Engage.Mail

Shopping Cart

checkout

A Christian vision for the meaning of life and of work

Sunday, 4 June 2017  | Ian Hore-Lacy


One of the implications of Jesus inaugurating His kingdom is our role in serving Him towards its consummation. We look forward to God restoring His groaning and blemished creation, and, in our endeavours to serve Him and pursue His purposes, we know that our labour is not wasted. So, understanding that in His creation He has provided abundantly for every kind of human need, and observing that two-thirds of the world's population lacks all or most of the basic necessities of life, there is an immense challenge that needs to absorb our energies. Where someone sees a need not being met, and invests his or her time, resources and energy into doing something about it, either directly or indirectly (perhaps as a banker or supplier), then this is an expression of God-like creativity and provision.

Supplying food, fibres, building materials, minerals and energy and infrastructure at both primary and manufacturing levels all require application of human creativity (in God's image) and sometimes huge amounts of capital. This presupposes efficient banking systems and political contexts of property rights and contract law, without which no dreams can be turned into reality on any scale. In many parts of the world, endemic corruption frustrates efforts to develop resources and to apply them affordably to the needs of people. Christians potentially have major roles, both in the economic system itself with its legal infrastructure that we take for granted here, and in shaping its ethics, i.e., contributing to its freedom from corruption and rip-offs. This is all part of seeing work in the eternal context of God’s kingdom moving towards him restoring His creation.

Even in churches with 'workplace ministry' on their agendas, most of this is right off the radar. Bankers, accountants, engineers, metallurgists, miners, oil industry executives and manufacturing managers are all left without any real sense of how their daily endeavours and the application of sometimes considerable skills and experience are contributing to God's purposes in the overall economy. Often the church is only able to affirm the 'visible' roles of those with whom the staff come into personal contact - teachers, doctors, lawyers, shopkeepers, some public servants, operators of urban infrastructure and of course those in church-related ministries. Mines, steelmills, LNG terminals, power plants, merchant shipping, etc. might as well be on another planet (of course they are just as remote from the consciousness of most people who depend on them). Likewise, the entrepreneurs and discerning investors who bring those enterprises into being economically are largely invisible to most. Yet they all need to be part of the church's vision of a restored creation where all the needs of all people on Earth are fully met, and they need to feature in a church's witness that looks beyond the world's goals of productivity and material prosperity to an economy based on a notion of servant stewardship.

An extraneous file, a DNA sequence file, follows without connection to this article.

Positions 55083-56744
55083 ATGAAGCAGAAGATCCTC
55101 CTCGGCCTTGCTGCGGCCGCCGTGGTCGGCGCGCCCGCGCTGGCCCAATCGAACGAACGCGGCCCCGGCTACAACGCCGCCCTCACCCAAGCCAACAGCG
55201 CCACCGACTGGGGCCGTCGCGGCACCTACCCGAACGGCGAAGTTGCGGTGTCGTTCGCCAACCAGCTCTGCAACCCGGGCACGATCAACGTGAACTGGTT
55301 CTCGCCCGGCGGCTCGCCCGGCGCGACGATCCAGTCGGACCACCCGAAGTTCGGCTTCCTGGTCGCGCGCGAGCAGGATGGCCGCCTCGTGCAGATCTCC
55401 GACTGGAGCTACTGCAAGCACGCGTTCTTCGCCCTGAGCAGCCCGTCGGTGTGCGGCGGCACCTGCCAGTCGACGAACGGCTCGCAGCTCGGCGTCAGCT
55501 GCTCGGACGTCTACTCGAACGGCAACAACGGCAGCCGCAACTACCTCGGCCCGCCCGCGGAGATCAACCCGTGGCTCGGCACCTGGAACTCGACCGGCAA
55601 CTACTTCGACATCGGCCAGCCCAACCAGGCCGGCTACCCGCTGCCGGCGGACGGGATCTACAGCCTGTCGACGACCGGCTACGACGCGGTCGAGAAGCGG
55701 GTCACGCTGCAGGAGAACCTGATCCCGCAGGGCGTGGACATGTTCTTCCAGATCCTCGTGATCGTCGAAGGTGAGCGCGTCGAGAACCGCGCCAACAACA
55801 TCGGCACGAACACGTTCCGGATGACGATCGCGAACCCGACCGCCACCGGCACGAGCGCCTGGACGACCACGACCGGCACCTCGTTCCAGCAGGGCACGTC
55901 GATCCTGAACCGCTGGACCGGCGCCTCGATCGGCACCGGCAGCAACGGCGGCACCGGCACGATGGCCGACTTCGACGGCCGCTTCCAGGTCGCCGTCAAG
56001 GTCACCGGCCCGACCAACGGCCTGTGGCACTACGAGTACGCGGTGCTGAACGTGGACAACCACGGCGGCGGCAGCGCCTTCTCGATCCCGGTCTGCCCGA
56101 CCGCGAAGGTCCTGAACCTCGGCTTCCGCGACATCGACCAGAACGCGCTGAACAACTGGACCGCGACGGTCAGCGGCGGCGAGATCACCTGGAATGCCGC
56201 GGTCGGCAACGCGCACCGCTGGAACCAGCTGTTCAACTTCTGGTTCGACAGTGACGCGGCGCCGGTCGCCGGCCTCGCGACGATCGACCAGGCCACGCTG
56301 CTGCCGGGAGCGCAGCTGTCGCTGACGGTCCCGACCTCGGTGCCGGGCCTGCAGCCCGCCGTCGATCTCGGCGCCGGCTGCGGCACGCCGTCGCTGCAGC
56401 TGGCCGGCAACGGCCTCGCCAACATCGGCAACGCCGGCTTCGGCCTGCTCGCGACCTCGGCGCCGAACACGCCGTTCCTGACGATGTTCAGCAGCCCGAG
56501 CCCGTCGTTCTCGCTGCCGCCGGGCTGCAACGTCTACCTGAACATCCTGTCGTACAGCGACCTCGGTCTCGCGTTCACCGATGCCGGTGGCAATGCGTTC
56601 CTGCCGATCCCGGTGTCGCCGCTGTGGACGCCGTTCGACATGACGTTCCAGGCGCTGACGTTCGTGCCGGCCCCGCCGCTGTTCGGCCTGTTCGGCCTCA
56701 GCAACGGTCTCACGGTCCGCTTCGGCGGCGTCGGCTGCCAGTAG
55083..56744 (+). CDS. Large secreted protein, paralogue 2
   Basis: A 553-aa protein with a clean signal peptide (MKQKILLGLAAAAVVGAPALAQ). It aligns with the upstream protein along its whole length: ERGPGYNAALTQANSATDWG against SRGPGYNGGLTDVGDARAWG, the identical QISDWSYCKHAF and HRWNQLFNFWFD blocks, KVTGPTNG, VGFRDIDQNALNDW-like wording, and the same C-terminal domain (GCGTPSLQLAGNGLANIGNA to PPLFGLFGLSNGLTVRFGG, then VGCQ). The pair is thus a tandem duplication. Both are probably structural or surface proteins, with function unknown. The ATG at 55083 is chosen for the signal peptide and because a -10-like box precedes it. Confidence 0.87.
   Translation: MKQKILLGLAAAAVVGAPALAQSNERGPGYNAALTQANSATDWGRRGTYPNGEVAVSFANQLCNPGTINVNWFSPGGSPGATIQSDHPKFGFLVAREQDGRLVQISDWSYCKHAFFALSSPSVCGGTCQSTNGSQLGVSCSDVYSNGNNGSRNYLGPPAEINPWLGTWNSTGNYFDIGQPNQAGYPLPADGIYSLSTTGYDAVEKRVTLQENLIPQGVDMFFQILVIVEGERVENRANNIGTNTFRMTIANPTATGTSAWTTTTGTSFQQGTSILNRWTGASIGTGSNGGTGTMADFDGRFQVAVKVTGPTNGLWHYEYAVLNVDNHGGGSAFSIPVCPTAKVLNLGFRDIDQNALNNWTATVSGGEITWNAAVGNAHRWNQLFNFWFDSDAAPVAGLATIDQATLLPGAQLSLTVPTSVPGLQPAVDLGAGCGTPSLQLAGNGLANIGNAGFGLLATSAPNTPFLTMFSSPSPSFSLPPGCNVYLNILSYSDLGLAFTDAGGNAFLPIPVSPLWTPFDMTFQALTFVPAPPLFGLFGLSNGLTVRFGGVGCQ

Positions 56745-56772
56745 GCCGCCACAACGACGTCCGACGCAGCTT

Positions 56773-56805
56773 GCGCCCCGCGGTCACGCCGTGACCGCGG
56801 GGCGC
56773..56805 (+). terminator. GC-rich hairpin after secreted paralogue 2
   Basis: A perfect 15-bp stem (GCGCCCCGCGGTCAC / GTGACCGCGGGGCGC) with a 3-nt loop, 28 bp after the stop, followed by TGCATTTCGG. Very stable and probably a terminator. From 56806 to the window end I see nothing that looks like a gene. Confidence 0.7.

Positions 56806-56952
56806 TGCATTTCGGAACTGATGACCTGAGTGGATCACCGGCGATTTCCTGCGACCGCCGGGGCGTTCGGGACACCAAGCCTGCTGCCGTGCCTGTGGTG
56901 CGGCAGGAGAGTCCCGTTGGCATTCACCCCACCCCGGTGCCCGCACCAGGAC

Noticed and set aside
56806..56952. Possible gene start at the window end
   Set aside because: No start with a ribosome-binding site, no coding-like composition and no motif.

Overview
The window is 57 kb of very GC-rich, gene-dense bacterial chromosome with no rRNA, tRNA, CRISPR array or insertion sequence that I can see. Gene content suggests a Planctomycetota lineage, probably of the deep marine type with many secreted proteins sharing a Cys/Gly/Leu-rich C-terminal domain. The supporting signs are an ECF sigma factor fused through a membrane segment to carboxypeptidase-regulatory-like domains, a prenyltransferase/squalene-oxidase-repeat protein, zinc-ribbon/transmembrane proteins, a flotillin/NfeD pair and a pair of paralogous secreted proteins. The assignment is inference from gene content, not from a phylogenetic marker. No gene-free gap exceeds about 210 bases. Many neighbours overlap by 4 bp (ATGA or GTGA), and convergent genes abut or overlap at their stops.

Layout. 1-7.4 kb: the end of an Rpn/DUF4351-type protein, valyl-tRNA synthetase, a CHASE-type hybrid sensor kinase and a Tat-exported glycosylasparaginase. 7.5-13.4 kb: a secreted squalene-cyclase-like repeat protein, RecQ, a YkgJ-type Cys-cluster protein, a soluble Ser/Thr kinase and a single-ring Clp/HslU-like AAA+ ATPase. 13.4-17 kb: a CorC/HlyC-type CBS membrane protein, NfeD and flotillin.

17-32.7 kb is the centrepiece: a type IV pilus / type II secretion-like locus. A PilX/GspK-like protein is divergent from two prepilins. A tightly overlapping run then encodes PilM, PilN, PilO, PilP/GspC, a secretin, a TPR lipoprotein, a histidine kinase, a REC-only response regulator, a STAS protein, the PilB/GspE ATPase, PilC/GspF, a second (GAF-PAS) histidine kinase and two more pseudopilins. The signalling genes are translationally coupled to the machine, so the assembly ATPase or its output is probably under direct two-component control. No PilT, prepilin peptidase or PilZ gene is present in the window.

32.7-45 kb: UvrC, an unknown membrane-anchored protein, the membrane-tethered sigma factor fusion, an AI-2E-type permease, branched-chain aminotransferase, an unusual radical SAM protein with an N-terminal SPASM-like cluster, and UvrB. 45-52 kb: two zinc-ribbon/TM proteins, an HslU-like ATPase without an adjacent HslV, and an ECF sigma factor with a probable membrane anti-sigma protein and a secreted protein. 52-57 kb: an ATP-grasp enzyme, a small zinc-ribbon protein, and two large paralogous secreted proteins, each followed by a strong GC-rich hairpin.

Work is a major aspect of a Christian's role in the world. Certainly there is a practical role in providing for our material needs, but our involvement should be much more than this. We should aim to understand how to participate in the economic enterprise of our communities and societies, creating wealth in the broadest sense of that term, and serving others even as a (seemingly) relatively insignificant cog in larger enterprise. This is a true missional calling, and one that showcases the character of God's kingdom in the context of the grand biblical narrative.

Such wealth creation, although it has not been a central aspect of the church’s mission in the world, nevertheless is in fact part of it and plays an important role in ensuring that life on Earth is sustainable, and even enjoyable. It is therefore fundamental in the perspective of God's kingdom purposes. Since the church’s mission must occur in the world, the church has a clear interest and even mandate in respect to the world’s basic affairs, central among which is wealth creation - broadly understood. It is important for Christians to be involved and setting the tone of this in all aspects of public life and professions. In his 2009 New Year message on the importance of economic development in alleviating poverty and creating peace, Pope Benedict affirmed that ‘The creation of wealth is an inescapable moral duty’. Paul is careful to make clear that being a heavenly-minded Christian is no excuse to be idle and unproductive (2 Thess 3:6-15). And, in the words of the Lausanne Movement's 2011 Cape Town Commitment: